Recent & Upcoming Migration Barrier Projects
Featured fish passage enhancement projects by 5C member Counties collectively average 5.1 barrier removal projects per year with annual spending of approximately $1.5 million for construction, supplies and materials, which supports local economies.
- Ryan Creek FPIP in Mendocino County completed. This project restored access to high quality spawning and rearing habitat and restored fairly natural hydraulic function and watershed processes in an important coastal watershed for the federally listed species. Before removal in 2013, the 5’ metal culvert on Ryan Creek at a private driveway effectively blocked access to approximately 1.34 miles of anadromous fishery habitat. The 5’ metal culvert with an approximate 1.5’ jump was replaced with a 14’ x 12’ multi-plate arch. The project restored access to high quality spawning and rearing habitat and restored fairly natural hydraulic function and watershed processes to 1 1/3 mile of Ryan Creek. Combined with Ryan #1, the project restores 2.8 miles of habitat.
Read more about this project on our Mendocino News Page
- Summit Creek, Trinity County completed. A partnership between 5C & Trinity County DOT to improve water quality in Summit Creek by reducing sediment into the stream, improving year round access for residents, and increasing public safety for those crossing the stream during high flows. By providing a culvert sized to handle the anticipated 100-year flows, vehicles will no longer discharge pollutants, compact the streambed and potentially crush aquatic species. Embedding the culvert in material designed to simulate the streambed prevents scour and provide safe passage for all life stages of salmonids that may be present.
New For 2014:
- Upper Sidney Gulch at Weaver Bally Loop Road in progress. The project will provide for passage of all life stages and species of salmonids and rainbow trout. The estimated habitat gain is 1.2 miles of perennial stream spawning and/or rearing habitat. The current design is to replace the existing undersized culvert with a twelve foot wide embedded box culvert to restore natural stream function.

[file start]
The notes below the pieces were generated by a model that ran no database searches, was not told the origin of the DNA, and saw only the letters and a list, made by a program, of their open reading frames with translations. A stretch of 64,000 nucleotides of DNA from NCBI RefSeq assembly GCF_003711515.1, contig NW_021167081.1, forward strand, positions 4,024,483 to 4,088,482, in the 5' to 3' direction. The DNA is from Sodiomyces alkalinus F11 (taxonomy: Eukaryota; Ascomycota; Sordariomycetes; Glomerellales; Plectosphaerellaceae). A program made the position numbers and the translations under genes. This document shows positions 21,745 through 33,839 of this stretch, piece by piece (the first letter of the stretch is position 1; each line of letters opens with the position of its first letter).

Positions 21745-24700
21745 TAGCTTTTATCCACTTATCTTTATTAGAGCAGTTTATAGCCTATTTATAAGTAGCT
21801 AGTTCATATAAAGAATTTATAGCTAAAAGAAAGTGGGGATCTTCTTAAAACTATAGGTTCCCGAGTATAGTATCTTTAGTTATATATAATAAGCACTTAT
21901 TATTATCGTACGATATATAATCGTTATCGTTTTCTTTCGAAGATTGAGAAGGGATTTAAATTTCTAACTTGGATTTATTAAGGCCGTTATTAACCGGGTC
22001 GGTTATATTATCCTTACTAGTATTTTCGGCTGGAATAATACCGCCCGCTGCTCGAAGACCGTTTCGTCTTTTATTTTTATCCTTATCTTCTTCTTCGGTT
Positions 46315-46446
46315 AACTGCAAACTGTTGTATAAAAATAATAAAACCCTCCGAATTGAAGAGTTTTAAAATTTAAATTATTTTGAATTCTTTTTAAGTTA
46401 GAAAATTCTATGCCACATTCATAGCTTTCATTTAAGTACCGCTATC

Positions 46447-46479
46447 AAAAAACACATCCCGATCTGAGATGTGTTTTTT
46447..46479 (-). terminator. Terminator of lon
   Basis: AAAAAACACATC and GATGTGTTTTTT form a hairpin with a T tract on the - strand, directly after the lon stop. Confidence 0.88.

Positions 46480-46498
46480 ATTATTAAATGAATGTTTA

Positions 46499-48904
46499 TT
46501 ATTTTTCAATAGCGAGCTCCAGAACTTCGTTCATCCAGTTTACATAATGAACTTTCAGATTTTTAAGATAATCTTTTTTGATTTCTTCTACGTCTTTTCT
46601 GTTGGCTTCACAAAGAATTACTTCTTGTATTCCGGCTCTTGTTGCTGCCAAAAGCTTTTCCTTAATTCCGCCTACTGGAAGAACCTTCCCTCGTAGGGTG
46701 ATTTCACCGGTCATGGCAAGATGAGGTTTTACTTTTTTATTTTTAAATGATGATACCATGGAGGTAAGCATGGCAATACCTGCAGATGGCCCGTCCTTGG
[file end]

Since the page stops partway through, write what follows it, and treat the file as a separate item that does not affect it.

- Sharber-Peckham Creek FPIP in progress. will replace an under-sized culvert preventing migration of spawning adults to allow use of approximately 1.2 miles of high quality spawning, over-wintering and summer rearing habitat within this tributary to the Trinity River.
Road Drainage and Sediment Reduction Projects
2013 was a productive year for reducing sources of sediment into creeks and rivers in Trinity and Del Norte Counties. A brief list of completed projects includes:
- Griffin Creek at Oregon Mountain Road (Del Norte) completed replaced an undersized, failed culvert with a larger culvert with natural stream-bed bottom to enhance fish habitat, increase traveler safety and eliminate the potential for 3,660 cubic yards of sediment from this tributary to the Middle Smith River.
- Patricks Creek Road Sediment Reduction and Road (Del Norte) completed Improvement project provided paving and installation of culverts to eliminate the potential of 2,700 cubic yards of sediment from this tributary to the Smith River.
- Within the Smith River National Recreation Area in Del Norte County completed 4 projects were implemented with regrading and paving to reduce sediments washed into nearby streams and prevents pollution caused by dust in dry seasons. The projects are: French Hill Road, Old Gasquet Road, Holiday Mine Road and Major Moore/Low Divide.
- Browns Creek Road Project in progress used regrading and road treatments to reduce sediments on private roads near Browns Creek, an important tributary to the Trinity River.
- Trinity River/Dutch Creek Road Sediment Reduction, Trinity County complete. Designed to enhance water quality, improve salmonid habitat, and reduce road maintenance costs for the Trinity County Department of Transportation (TCDOT) by implementing cost-effective sediment reduction treatments at County road-related sediment source sites on Dutch Creek Road. This project eliminates the potential for 2,800 cubic Yards of sediment from the Trinity River
Fisheries Monitoring and Project Design
- Ryan Creek Project Montoring As work was completed on Ryan Creek #2 project, monitoring began to determine the success of the project. Monitors and local residents were delighted to report that fish are now to be found in the upper reaches of the creek, an area where no fish have been seen for 50 years.
- Sidney Gulch at USFS Weaverville Compound Study in progress project will conduct a study and planning to explore removal of a concrete channel that prevents fish passage.
- Conner Creek Mouth Feasibility Study in progress Restore channel connectivity at the original channel and modify or eliminate diversion tunnel installed to divert the creek to mine the channel bottom. Steelhead occupy Conner Creek and fish can move into Conner Creek from the Trinity River on limited ideal migration flows, but much of the time access is limited by the channel diversion near the mouth of the creek. This project will do a feasibility study to determine if the channel can be modified to restore natural flows and increase fish passage opportunities.